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Prove that a fnite topological space is T1 if and only the topology is discrete.

In first part od proof I want to use an equivalent definition of T1: a space is T1 if and only if every singleton is closed.

Proof of my exercise:

$\Rightarrow$:

Suppose $X$ is $T1$. I have to show that every subset of $X$ is open. Let's take $U \subseteq X$. Let's define $H=X \setminus U$. I can write $H=\bigcup_{x \in H}\{x\}$. By defintion of $T1$ $\quad$ $\forall x \in H: \{ x \} $is closed in $X$. $X$ is finite, it follows that $H$ is the union of a finite number of closed sets of $X$. Sp $H$ is closed in $X$. $U$ is complement of $H$, so is open. We can choose arbitrary $U$, so every subset of of $X$ is open.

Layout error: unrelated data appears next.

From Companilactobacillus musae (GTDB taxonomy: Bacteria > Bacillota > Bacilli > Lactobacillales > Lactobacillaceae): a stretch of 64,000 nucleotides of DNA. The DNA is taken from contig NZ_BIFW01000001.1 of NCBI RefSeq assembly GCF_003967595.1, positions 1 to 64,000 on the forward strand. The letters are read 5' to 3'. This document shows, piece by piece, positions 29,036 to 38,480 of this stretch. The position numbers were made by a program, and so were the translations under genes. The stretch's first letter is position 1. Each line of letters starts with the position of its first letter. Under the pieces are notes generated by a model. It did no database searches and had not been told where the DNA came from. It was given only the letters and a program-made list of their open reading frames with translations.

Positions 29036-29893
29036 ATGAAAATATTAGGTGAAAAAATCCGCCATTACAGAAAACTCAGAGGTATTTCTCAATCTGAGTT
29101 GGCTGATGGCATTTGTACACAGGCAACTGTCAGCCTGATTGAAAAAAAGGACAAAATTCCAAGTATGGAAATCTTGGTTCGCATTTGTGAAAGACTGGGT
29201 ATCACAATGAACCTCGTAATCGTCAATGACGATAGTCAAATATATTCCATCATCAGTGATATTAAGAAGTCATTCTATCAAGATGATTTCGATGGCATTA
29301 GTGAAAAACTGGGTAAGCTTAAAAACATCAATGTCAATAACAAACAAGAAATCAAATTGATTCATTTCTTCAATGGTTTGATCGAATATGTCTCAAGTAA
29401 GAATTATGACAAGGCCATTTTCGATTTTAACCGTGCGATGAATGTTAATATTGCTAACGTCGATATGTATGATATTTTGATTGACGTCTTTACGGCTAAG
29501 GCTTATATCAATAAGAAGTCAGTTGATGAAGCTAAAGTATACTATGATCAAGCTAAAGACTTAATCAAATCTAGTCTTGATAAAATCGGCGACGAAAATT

$\Leftarrow$:

Suppose $X$ is topological space with discrete topology. I have to show that for every pair of points $x \neq y $ there is an open set containing $x$ but not $y$. For every $x$ we have an open set $U_x$. Complement of $U_x$ is open and doesn't contain $x$. I don't know what do now.

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If part: For $x\ne y$, since the topology is discrete, then $\{x\}$ and $\{y\}$ are open sets, and these sets are disjoint.

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